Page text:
Previous: Naming Names & Kemo Draws a Winner!
Next: The Reptile Room gets a Makeover!



View count:62,991
Last sync:2024-04-27 23:45


Citation formatting is not guaranteed to be accurate.
MLA Full: "Dead or Alive? A visit from Emily Graslie." YouTube, uploaded by Animal Wonders Montana, 23 April 2015,
MLA Inline: (Animal Wonders Montana, 2015)
APA Full: Animal Wonders Montana. (2015, April 23). Dead or Alive? A visit from Emily Graslie [Video]. YouTube.
APA Inline: (Animal Wonders Montana, 2015)
Chicago Full: Animal Wonders Montana, "Dead or Alive? A visit from Emily Graslie.", April 23, 2015, YouTube, 12:16,
Jessi and Emily Graslie from the Brain Scoop explore enthusiasm, education, biology, science and more!

Special Thanks to our friend Hannah for helping and being awesome!

Our Video Sponsors:

Holly Burkett
Michelle Kim
Elizabeth Lawrence
Wes Brown
Angela Bassa

Thank you for helping to make these videos possible!

If you'd like your name here or featured at the end of an episode, you can become a sponsor at

For more Emily, go to:

Looking for more awesome animal stuff?
Subscribe to Animal Wonders Montana to see all of our videos!

Other places to find us:
Amazon Wishlist:
Jessi: Hi guys, welcome back to Animal Wonders, I'm Jessi, and this is Emily!  

Emily: I'm from The Brain Scoop.  

Jessi: She came to visit us at Animal Wonders because we both kind of deal with animals and I wanted to share the animals with her because they're alive.

Emily: Yeah.  Yeah, you know, you know a lot about alive animals, and I kinda know what they look like on the inside, so it's like marriage of two great worlds.

Jessi: Yeah.


Jessi: So yeah, we do kind of similar things but they're kind of on the opposite spectrums, like we come at it a different way, like different angle, I guess, I work really hard to establish an emotional connection with the animal, which I think is pretty easy with a live animal that's like being super cute or interesting in front of someone, so they can make that emotional connection, how do you get like your audience, how do you get education to them?

Emily: I guess my approach is kind of like, so you, you have that like, the animal is alive and they can see how it moves and they have like this whole new appreciation for different aspects like behavior and you know, how you have it, and so like that gives them a new appreciation, but I think looking at it kind of from my perspective, we have hundreds of thousands of animals and specimens in our collection, and they are all just as unique and individual as the one that you show them, and so I try to challenge the way people think about death and individuality when it comes to animals in order to get them to have more like, real world application or connection with wildlife, because if they just see the dead raccoon on the side of the road, that could be just the same dead raccoon but that's representative of thousands of raccoons that are still living out in the wild and to think about like, what kind of impact we're having on their environment, so I guess  that's in a nutshell how I think about it.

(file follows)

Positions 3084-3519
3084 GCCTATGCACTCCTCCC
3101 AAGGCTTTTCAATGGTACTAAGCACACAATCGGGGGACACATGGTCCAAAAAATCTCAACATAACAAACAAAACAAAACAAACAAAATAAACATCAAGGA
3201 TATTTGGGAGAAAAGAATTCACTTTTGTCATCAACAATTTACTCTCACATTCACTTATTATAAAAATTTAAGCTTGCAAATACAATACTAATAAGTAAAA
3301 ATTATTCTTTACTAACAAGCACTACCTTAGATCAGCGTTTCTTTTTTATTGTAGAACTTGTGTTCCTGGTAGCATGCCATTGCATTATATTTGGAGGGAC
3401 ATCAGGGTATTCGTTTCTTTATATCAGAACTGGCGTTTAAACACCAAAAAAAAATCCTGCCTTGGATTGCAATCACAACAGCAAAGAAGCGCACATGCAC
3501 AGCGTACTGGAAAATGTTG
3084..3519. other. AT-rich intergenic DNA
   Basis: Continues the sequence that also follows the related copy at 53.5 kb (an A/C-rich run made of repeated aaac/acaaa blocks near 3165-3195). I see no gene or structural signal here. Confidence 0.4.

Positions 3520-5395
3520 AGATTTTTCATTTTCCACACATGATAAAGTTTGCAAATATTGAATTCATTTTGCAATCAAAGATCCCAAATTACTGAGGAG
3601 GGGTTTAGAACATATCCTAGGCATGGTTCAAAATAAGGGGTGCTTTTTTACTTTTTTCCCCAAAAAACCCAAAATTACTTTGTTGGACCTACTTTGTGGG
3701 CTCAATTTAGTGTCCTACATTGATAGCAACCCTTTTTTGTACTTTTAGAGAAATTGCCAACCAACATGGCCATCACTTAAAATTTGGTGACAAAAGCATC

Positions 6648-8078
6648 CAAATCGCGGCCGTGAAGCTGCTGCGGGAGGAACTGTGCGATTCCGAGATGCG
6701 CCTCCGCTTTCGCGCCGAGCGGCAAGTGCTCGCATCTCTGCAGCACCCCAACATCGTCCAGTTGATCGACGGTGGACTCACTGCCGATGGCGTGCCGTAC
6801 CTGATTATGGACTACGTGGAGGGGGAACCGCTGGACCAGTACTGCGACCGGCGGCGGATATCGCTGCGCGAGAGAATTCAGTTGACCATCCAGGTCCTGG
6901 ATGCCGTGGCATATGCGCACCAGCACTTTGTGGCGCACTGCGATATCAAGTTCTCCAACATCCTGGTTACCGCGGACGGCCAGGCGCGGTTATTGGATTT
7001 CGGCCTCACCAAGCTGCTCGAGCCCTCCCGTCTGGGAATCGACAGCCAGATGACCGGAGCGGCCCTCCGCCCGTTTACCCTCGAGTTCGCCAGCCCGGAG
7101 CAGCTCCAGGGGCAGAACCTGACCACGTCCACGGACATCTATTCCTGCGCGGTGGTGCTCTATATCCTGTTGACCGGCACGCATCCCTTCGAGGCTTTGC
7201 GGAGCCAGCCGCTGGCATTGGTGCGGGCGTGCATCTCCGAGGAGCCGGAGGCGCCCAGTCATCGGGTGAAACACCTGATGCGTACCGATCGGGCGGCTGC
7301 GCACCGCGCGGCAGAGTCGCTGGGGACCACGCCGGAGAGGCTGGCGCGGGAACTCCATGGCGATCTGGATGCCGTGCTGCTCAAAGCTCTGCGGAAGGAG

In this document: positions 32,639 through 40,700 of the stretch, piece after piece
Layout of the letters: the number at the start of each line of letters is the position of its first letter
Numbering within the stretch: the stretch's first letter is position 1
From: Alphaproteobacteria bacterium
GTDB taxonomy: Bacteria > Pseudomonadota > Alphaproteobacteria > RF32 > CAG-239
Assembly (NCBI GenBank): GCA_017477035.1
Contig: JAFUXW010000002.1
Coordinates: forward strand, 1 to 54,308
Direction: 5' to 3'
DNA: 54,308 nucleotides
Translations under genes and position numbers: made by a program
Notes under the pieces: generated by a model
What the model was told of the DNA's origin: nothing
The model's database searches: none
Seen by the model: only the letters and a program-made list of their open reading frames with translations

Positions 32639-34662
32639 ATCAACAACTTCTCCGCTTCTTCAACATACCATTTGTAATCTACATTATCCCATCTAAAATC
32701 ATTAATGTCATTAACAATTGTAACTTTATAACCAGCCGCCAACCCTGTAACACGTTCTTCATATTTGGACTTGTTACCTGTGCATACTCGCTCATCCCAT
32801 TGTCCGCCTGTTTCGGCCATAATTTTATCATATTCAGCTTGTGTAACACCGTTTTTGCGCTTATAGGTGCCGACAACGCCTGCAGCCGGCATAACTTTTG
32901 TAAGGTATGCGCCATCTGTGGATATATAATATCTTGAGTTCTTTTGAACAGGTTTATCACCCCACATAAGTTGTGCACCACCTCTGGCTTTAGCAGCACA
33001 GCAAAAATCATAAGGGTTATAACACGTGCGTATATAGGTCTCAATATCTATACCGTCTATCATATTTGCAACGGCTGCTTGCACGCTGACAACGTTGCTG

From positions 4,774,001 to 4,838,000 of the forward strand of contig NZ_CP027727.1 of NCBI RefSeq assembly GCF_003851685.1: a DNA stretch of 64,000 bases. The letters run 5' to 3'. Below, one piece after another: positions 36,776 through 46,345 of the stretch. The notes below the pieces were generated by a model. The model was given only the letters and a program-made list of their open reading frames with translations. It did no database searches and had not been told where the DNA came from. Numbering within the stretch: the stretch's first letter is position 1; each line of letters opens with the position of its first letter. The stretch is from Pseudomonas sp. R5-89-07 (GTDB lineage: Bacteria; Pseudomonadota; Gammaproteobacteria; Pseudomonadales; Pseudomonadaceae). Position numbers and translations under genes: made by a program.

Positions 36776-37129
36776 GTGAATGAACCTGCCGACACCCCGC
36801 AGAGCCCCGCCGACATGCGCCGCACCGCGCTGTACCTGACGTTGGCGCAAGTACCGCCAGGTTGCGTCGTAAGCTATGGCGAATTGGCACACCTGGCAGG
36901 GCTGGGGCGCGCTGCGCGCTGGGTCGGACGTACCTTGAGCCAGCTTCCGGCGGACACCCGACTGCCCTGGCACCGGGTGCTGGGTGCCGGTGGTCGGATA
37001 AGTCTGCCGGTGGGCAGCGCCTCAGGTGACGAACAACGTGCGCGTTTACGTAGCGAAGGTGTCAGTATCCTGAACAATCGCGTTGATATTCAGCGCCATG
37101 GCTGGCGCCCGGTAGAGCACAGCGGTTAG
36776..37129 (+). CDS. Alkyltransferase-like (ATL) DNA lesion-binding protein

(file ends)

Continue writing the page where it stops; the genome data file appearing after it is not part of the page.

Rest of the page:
Jessi: Yeah, no, I like that, that individuality, but then also I think it's really important for them to know that we know so much about our living specimens because of the dead specimens that we have.

Emily: Yeah, I mean imagine trying to study parrots in the wild.  Parrots fly, you know, so it's hard to track them, it's hard to really--you can have observations made of them in nature, but then you also have to bring up the captivity and in order to know more about that, you have to kind of know about their chemistry, what they eat and their diet, so you have to know about the habitat in which they live and it's like you can't feed bread to ducks because ducks don't get bread as part of their natural--and I just saw that, like that you posted today--

Jessi: Yes, yes.

Emily: --and I was like, good point!  Ducks can't bake bread. 

Jessi: Yep.

Emily: Feed them stuff that comes fr--you know--

Jessi: Like seeds!  Whole foods.

Emily: Yeah.  And I think, so that's super important when you have all of the specimens that we do at the museum, to look at them from a research perspective that we have the dead in order to learn more about the living, in order to preserve the living, so again, I think it complements each other really well.

Jessi: Yeah.  Yeah.  

Emily: Plus, I get to look at their insides.

Jessi: Ooooh!

So we obviously both love animals, and the natural world and studying it and sharing with other people, but we wouldn't know any of this if we didn't have science.

Emily: Right.

Jessi: So, I guess my big question is how do we translate like, excitement and passion and like say 'that is science'. How do we get others excited about science?